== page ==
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4thgenceli
11-19-2012, 01:49 AM
How the hell do you replace this without removing the power steering pump?

I've loosened the 17mm/22mm union by the firewall up top. I'm having a hell of a hard time getting the 17mm banjo bolt to break loose. Any suggestions on what tools to use? I can't get a regular ratchet down there and have room to ratchet. I was able to get a 17mm wrench on it, but there's not enough room for me to get enough leverage on it to break it loose.

93celicaconv
11-19-2012, 02:17 AM
Hmm. I replaced one of these on a 90 4A-FE, and the pump side wasn't a problem that I can remember. I had more issues on the rack side (not much room between axles/transaxle and the power steering rack to loosen/tighten anything up).

acidice333
11-19-2012, 11:11 AM
I did it a long time ago with an extension or extensions and possibly a u-joint.

fussellbug
11-19-2012, 12:16 PM
You may be better off pulling the pump just so you can get enough leverage to tighten the banjo bolt when you're done.

92 celica
11-21-2012, 04:57 AM
I've honestly driven around for the last 8 months with out power steering because I can't break that bolt lose

4thgenceli
11-21-2012, 04:59 AM
Well the car is still down and on stands. The axle is disassembled already (new boots) so I have access to it easily. I'll rip it out and put the new hose on. I need to clean up the area anyway after the exploded boot pissed grease everywhere.

Doowstados
11-21-2012, 05:07 AM
If you can get your wrench on it and have room you might try an air hammer with a flat attachment and use that to hit the end of the wrench while you hold the bottom. It's worked for me in a couple of tight spots where an impact couldn't be used for some reason.

MCcelica
11-25-2012, 08:40 AM
When we did it on the 7th gen, it was a pain in the ass. We just used a 17mm open box on the bolt, and a crescent to hold the other one in place. It was even more of a pain in the ass getting it back on. I recommend what Fusselbug said and just take the damn pump off so it's easier to thread up that hard line and get that banjo bolt back in when you're done. Hell, that part alone took us almost 4 hours.

l0ch0w
11-25-2012, 11:28 PM
isnt this like your 12th post about how you cant undo some bolt?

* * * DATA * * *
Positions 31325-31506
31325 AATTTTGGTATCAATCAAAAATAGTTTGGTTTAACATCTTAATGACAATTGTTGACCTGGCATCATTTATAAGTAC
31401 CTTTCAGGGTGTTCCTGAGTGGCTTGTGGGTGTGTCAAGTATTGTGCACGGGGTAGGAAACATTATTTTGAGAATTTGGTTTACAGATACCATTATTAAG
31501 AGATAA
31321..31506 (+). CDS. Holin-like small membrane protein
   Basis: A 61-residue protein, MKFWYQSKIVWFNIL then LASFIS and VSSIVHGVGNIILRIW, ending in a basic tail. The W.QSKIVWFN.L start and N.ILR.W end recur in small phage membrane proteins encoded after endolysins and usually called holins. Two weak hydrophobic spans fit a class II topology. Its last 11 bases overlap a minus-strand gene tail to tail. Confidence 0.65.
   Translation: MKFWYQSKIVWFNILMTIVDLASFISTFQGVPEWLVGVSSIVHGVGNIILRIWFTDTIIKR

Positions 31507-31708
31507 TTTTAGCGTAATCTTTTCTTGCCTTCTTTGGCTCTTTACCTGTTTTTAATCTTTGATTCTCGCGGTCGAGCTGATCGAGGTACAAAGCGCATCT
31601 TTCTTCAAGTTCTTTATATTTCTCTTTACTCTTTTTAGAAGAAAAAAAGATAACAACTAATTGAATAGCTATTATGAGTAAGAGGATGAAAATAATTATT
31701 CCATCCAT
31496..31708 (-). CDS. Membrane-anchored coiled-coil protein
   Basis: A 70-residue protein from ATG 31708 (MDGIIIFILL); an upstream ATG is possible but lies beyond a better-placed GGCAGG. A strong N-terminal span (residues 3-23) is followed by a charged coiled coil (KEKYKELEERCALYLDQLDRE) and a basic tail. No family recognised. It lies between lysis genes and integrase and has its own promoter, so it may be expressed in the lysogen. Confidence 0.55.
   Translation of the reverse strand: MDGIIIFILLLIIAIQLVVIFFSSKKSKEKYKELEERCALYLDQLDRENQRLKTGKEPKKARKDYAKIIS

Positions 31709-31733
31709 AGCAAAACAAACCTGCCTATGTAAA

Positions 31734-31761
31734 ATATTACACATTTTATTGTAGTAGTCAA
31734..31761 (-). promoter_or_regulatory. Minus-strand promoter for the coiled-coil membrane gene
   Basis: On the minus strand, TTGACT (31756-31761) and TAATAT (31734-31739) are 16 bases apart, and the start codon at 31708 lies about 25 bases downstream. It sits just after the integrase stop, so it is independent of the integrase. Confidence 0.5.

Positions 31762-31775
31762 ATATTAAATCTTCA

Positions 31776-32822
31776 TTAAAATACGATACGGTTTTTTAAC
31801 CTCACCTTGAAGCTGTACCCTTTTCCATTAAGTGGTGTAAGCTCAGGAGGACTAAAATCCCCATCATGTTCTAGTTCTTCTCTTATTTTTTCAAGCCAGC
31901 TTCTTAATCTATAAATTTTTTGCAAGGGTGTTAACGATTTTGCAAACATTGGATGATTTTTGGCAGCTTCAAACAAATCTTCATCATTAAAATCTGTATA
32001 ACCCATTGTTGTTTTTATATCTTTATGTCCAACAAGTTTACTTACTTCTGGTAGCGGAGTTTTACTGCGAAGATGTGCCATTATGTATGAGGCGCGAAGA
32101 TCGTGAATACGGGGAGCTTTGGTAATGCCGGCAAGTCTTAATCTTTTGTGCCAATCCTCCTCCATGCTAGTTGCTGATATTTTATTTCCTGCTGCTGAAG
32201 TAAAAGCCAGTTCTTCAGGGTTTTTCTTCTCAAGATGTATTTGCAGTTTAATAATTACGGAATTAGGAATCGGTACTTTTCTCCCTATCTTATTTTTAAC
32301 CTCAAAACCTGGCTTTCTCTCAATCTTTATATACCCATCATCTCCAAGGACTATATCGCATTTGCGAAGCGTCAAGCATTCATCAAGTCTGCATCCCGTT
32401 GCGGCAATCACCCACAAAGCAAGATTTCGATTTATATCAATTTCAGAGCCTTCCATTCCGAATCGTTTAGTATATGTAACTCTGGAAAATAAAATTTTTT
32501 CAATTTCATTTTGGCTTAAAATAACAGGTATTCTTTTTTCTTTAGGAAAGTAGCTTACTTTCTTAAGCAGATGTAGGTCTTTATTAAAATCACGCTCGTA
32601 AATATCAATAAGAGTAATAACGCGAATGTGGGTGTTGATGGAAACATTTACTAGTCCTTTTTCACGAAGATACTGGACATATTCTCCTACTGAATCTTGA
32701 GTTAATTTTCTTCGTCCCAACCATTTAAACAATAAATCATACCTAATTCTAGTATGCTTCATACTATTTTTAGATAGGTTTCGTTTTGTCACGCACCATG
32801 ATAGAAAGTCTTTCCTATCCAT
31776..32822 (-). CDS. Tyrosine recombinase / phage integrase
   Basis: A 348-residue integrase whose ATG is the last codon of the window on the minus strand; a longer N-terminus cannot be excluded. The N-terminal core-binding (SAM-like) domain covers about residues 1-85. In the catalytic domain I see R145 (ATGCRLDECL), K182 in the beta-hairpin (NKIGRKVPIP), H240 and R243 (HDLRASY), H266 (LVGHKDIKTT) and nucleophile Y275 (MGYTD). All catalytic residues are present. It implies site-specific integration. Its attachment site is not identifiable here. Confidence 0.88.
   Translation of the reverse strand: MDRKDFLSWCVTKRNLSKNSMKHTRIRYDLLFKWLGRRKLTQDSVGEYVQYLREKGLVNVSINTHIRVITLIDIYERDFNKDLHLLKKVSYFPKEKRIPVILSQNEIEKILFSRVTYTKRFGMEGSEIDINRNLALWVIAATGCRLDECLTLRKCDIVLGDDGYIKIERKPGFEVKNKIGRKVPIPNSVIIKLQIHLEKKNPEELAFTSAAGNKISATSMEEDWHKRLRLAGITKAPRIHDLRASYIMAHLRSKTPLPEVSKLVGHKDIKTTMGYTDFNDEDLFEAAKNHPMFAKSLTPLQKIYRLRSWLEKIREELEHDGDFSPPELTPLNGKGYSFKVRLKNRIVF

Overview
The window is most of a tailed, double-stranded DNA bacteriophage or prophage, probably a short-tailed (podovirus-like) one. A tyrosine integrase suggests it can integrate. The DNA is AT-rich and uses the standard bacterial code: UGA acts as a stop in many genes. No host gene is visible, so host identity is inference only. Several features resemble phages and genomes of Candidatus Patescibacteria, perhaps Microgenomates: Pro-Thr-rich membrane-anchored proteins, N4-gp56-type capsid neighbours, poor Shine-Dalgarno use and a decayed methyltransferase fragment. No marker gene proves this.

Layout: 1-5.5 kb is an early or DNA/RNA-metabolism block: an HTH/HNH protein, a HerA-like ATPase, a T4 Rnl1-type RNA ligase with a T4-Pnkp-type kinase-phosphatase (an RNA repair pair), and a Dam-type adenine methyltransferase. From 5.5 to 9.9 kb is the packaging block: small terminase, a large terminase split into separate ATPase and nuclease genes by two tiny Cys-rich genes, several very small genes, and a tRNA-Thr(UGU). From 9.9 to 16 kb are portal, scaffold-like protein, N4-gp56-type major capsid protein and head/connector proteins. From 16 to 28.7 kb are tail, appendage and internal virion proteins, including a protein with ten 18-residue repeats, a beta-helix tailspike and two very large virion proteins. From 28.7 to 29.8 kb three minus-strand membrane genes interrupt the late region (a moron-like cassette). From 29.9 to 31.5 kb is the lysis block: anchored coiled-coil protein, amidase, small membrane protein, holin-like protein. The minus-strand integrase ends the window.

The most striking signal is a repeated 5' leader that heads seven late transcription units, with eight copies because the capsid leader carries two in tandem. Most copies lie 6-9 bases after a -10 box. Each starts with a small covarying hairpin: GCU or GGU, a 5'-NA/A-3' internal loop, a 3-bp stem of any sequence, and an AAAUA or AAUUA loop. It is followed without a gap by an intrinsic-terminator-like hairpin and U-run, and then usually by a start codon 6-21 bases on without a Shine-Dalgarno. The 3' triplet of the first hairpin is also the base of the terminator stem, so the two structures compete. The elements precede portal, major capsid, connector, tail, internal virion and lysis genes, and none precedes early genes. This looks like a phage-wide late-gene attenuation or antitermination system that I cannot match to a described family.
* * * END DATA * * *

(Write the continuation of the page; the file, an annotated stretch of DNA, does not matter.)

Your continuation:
Im starting to think your arms are just wimpy... :P

I think you may benifit from either buying air tools, or getting an electric impact gun... (or hitting the gym)

I dont think I could ever go back to using hand tools alone to work on my car, just last night I removed my whole rear driveshaft in about 5 mins. Having a few extensions and some impact swivel sockets cut my time by probably an hour. I dare any of you to try removing the bolts that connect the driveshaft to the differential input with plain hand tools, no breaker bars, or a lift...

My three favorite tools:
1. Impact gun
2. dual ended box end wrenches (I try to avoid open ended wrenches like the plague)
3. extensions and swivels (I remember when I removed my dads transmission in his tacoma using 4 feet worth of extensions to get to the bolts located on the top of the bellhousing)

Boy... I sound like a dick today huh...

Car_Barn_Bandit
11-26-2012, 10:14 PM
+1 for having the right tools. Without them, welcome to frustration town.

Terracar
11-26-2012, 11:08 PM
isnt this like your 12th post about how you cant undo some bolt?

Im starting to think your arms are just wimpy... :P

I think you may benifit from either buying air tools, or getting an electric impact gun... (or hitting the gym)

I dont think I could ever go back to using hand tools alone to work on my car, just last night I removed my whole rear driveshaft in about 5 mins. Having a few extensions and some impact swivel sockets cut my time by probably an hour. I dare any of you to try removing the bolts that connect the driveshaft to the differential input with plain hand tools, no breaker bars, or a lift...